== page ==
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Chocolate fiends will love the triple-hit in this layered confection, writes Catherine Adams.
Chocolate fiends will love the triple-hit in this layered confection, writes Catherine Adams.
Prepare to be happy. This layered chocolate mousse cake has a lovely texture and rich chocolate flavour, yet is simple to make. The beauty of it is that it can also be made ahead and frozen in preparation for a special occasion.
For the cake base, I like to use a roulade sponge - it has no fat content so it can be refrigerated without becoming hard, and it has a lovely light texture that balances well with mousse. Whisk the yolks and some of the sugar in an electric mixer on medium speed, being careful not to overwhisk or the sponge will be dense; this goes for whisking the eggwhites, too - just whisk them till they hold stiff peaks. When folding the eggwhites into the yolks, and then the cocoa-cornflour mixture, fold the mixture just until everything is incorporated to reduce the loss of aeration. And sieve your cocoa and cornflour first to avoid any lumps.
To give the cake base a richer flavour, brush it liberally with a simple light sugar syrup with an added liqueur of your choice; I like Grand Marnier, a classic pairing with chocolate. Do the brushing when both the syrup and sponge are cool. The syrup not only introduces another flavour, but it also helps to prevent the sponge drawing moisture out of the mousse, which would cause it to dry out and shrink.
Next comes the mousse. There are many ways to make chocolate mousse, but this method is my favourite - the secret is to use whipped cream, which aerates the mixture, resulting in a beautiful texture that melts in your mouth, while the flavour is nicely rounded and not too sweet. The important factors are the fat, or cream, and the type of chocolate, of course. You cannot interchange the chocolate in this recipe - there is a fine balance of liquid to chocolate. If you use a chocolate with a percentage higher or lower than 53 per cent cocoa solids the mousse won't have the best texture. With a lower content it will not set properly, and as you go higher the mousse will become firmer and eventually split and have a terrible texture.
When you're mixing the mousse it's most important to form a good emulsion when you add the syrup and the initial quantity of cream to the chocolate; otherwise it won't set properly. Once the syrup has been incorporated you should have a smooth, shiny, slightly elastic emulsion; before adding the cream, whip it to just before soft peaks form.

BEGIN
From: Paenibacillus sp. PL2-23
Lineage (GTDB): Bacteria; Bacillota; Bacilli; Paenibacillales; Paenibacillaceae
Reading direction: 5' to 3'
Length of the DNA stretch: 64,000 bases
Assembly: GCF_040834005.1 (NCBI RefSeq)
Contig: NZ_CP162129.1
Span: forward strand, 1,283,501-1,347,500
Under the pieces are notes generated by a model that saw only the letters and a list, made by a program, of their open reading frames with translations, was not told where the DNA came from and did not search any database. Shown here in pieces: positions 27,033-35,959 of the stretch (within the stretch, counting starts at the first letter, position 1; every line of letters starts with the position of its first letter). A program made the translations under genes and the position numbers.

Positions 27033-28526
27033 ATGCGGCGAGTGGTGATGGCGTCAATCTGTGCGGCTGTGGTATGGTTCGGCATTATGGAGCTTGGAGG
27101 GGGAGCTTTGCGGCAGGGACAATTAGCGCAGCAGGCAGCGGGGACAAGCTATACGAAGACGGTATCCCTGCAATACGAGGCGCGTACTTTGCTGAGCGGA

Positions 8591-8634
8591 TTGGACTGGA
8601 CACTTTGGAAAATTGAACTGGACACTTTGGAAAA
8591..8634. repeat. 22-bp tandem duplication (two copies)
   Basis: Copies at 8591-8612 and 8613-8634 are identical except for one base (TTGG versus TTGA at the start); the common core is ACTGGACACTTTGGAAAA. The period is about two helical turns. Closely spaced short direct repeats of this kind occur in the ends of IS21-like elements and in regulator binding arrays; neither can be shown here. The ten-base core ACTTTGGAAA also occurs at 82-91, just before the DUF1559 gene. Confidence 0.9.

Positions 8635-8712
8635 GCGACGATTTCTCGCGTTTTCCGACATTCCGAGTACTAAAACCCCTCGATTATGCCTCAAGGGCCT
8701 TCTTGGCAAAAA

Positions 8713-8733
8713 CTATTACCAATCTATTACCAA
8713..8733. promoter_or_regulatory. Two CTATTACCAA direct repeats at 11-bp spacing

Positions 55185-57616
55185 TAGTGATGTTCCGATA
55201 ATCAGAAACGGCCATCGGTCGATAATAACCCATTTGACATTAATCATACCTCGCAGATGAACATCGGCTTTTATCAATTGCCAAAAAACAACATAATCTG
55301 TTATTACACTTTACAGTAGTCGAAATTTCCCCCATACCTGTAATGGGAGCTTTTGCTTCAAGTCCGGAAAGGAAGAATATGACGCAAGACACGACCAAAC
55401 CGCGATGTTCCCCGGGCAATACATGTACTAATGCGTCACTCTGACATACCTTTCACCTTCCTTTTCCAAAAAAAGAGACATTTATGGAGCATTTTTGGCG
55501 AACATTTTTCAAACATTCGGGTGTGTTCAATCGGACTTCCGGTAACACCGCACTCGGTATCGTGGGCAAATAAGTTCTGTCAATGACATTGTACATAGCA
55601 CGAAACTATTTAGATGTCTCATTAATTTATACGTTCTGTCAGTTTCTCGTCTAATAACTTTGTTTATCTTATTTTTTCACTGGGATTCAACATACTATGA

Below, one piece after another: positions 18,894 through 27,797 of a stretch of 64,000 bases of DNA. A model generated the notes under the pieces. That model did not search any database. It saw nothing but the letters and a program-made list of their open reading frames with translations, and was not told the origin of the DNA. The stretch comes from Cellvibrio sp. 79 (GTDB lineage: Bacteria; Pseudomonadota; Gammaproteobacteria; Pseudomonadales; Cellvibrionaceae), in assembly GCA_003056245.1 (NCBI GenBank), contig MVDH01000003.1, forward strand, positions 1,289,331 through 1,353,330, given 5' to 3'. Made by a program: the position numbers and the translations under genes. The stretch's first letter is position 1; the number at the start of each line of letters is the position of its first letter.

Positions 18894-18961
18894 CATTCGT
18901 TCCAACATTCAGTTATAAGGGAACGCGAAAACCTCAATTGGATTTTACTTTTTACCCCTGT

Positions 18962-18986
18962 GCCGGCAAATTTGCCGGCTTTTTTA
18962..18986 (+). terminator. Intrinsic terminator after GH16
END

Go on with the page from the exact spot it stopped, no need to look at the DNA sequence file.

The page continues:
An emulsion is the combining of two ingredients that don't normally combine, fat and liquid. This is key to achieving a smooth, creamy texture, and it enhances the true taste of the chocolate. If the emulsion is not achieved, the mix becomes unstable and when the remaining whisked cream is folded into the chocolate, the two don't combine properly. If you're mixing by hand, mix energetically with small circular movements in the centre of the mixture to ensure the fat and water become homogenous, which stabilises the mixture; visually it will be elastic and shiny. Generally, if you're using a stick blender it will emulsify well.
The icing is straightforward; use it when it has cooled but is still fluid. Once the mousse has set in the fridge for at least six hours, pour the icing on top while it's in the ring and tilt it to cover the entire surface. At this point the cake can be frozen (for up to a month); defrost it in the fridge when you're ready to serve it.
Once the icing has set, remove the ring. If you're using a deep metal ring or springform tin, gently heat the outside with a blowtorch until it easily slips off the cake; or run a hot knife around the inside of the ring, then refrigerate the cake again to firm it up. If you're using acetate sheets, as we have here, just peel them away from the cake; no heat is required. Acetate sheets are great for creating a higher mould; just cut them to your desired height and line the inside of the mould.
We've decorated the cake with chocolate curls; you could also use roasted nuts, praline or berries. Or coat the cake completely in chocolate. Spray a fine mist of canola spray onto a bench and put a piece of plastic wrap large enough to cover the cake on top, smoothing it out to remove all the creases. Pour melted chocolate in the centre, then spread it with a palette knife into a disc large enough to cover the top and sides of the cake. The chocolate only needs to be 2mm-3mm thick. Have the cake close to you then pick up the plastic wrap by the corners furthest away and place it chocolate-side down on the cake, ensuring it hangs down to cover the sides. Smooth down the sides and run a small knife around the base of the cake to form a neat edge. Refrigerate it for at least 10 minutes or until you're ready to serve, then simply peel off the plastic wrap and decorate it.
To serve, use a warm knife to cut the cake and don't leave it sitting at room temperature for long, or it will soften. I serve it with crème Chantilly (whipped cream sweetened with icing sugar and vanilla) - it's billowy and perfect with the lush mousse.
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